The Sixth Street Bridge

The Sixth Street Bridge
At the tender age of 17, I walked across this bridge, alone, into Downtown Pittsburgh, with $300 in my pocket that my mother had given me to get an abortion. I went into the Fulton Building (in the picture) and did what I was told to do. I didn't have a choice - if I did, I wouldn't have chosen abortion.

Saturday, September 17, 2011

What do I know of Holy?

     Along my journey I’ve learned a lot that I never knew before.  Being a cradle catholic and a product of the 70’s and 80’s catechesis does not lend itself to becoming a properly and well-formed Catholic adult.  There is no syllabus available that I know of or a guide on how to get started on getting your spiritual groove back.  I read a lot.  I read a lot on line and visit the Catholic blogosphere.  There is a lot of great information and great writers out there.  But sometimes even those forays can be exhausting and frustrating.  I never knew there was so much division in the Church.  Can’t I just be Catholic?  Do I have to be a traditional Catholic or an orthodox Catholic or a NO Catholic?  Sometimes I feel as though no matter what I do at Mass, I’m doing it wrong according to somebody.  Sure, I have my preferences for what I like when I go to Mass. I have those things that make it feel more authentic to me.  Give me an old, Gothic church with real candles, tons of them.  And I’ll take a reverent and holy priest that takes 15 minutes to do the dishes over someone who whips through like he just picked up a cheese tray at a cocktail party.  But, you know what, I’m not in charge and I’m not there to police how it’s done.  I’m there for what I hope is the right reason.  But, of course, those kinds of statements make me sound just like the people I’m complaining about I suppose. 
    I try to remain focused on my spiritual growth and that of my family.  Just because I’m coming to terms with my past and am healing, I don’t want to stop the spiritual journey that I’m on, I’m just not sure where to go next. 
     I try to keep my spiritual world a nice little “neighborhood” where I don’t have to worry too much about what’s going on the other side of town because if I do that I lose sight of what I need, what my soul needs, what my family needs.  So, I try to learn as I go.  Now that I have some free time on my hands, I’m looking for classes I can take or spiritual programs at nearby retreat houses and the like.  Even though I’ve learned a lot, I still have times when I feel like I’m at my confirmation Mass and I’m trembling with fear over being asked a question by the Bishop and not knowing the answer.  (I did get a question by the way, and I knew the answer!)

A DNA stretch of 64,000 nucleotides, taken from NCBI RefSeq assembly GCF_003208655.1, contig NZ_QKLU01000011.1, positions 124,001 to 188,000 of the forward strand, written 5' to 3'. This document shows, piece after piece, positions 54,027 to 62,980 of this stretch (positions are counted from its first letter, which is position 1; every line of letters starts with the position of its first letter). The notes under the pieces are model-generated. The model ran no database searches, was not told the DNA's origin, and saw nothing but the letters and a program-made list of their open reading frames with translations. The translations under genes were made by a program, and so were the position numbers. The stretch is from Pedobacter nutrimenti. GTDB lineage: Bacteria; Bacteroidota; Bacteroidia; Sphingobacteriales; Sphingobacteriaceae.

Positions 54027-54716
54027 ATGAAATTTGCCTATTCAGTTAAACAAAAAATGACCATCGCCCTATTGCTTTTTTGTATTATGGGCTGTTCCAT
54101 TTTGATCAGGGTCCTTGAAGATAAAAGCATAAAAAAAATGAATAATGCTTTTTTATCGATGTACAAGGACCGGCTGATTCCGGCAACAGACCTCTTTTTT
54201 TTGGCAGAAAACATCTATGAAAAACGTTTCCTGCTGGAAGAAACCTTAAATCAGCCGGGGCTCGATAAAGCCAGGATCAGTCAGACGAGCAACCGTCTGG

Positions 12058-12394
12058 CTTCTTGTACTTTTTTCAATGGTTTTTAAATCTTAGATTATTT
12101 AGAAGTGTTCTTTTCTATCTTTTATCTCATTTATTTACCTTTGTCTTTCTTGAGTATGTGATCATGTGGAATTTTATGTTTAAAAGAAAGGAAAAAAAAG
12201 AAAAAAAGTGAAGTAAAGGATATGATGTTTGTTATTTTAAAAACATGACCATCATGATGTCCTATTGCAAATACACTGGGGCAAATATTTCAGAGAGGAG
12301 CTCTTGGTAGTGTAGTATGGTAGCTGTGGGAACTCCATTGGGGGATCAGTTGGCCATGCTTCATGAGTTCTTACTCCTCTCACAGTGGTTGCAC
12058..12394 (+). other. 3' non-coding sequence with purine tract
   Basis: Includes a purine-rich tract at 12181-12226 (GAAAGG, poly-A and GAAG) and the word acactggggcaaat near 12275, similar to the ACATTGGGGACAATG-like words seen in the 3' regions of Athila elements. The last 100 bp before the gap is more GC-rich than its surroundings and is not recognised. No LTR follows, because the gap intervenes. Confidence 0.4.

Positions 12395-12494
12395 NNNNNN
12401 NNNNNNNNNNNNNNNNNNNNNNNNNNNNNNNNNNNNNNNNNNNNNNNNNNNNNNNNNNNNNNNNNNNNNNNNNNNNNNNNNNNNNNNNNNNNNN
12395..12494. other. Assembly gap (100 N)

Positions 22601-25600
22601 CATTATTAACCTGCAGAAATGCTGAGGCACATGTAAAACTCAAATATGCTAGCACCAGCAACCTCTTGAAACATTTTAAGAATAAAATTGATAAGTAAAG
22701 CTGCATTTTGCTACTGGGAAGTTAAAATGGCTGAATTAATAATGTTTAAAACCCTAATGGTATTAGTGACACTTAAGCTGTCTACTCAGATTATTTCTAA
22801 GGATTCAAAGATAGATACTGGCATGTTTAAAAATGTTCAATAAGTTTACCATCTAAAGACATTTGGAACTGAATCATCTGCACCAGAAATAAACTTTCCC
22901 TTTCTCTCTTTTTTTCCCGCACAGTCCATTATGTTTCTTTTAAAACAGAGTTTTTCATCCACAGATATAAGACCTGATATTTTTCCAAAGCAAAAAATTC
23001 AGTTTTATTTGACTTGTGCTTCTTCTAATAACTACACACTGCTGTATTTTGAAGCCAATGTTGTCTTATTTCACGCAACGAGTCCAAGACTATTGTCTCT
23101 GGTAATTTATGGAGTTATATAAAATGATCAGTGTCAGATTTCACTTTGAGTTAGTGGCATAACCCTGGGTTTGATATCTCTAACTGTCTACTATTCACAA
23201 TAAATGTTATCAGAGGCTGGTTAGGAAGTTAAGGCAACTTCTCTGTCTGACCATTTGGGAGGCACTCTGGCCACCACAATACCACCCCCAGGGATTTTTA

This post abortion journey has become what I hope to be a lifelong spiritual journey overall.  Sadly, often, I just feel like I don’t know a single thing about God, or Jesus, or my religion or how to be a good Catholic.  At those times I just have to give up and give in that sometimes I don’t know anything.  I just have to be at peace to just be, because I can only be what I far.

1 comment:

  1. Being part of the "Lost Generations" must be a lot like being a convert... My sympathies.

    Here's the thing: everyone is worried that they'll lose something that is precious, or be made to do something that they don't want to do.
    I find it useful to steer clear of the folks with a liturgical/evangelical/faithjustice agenda that EVERYONE has to follow. Moral questions excluded, of course.
    We tend to be so in love with our own way of 'being Catholic' that we can do actual harm to tender searching souls.

    Your vocation is clear- you have to heal and after you fulfil your duties as wife and mother, you have a mission to others who have suffered as you have.
    FWIW, I think you are doing a pretty good job at all of them.
    It's not so much how much you know, but how you put it into practice.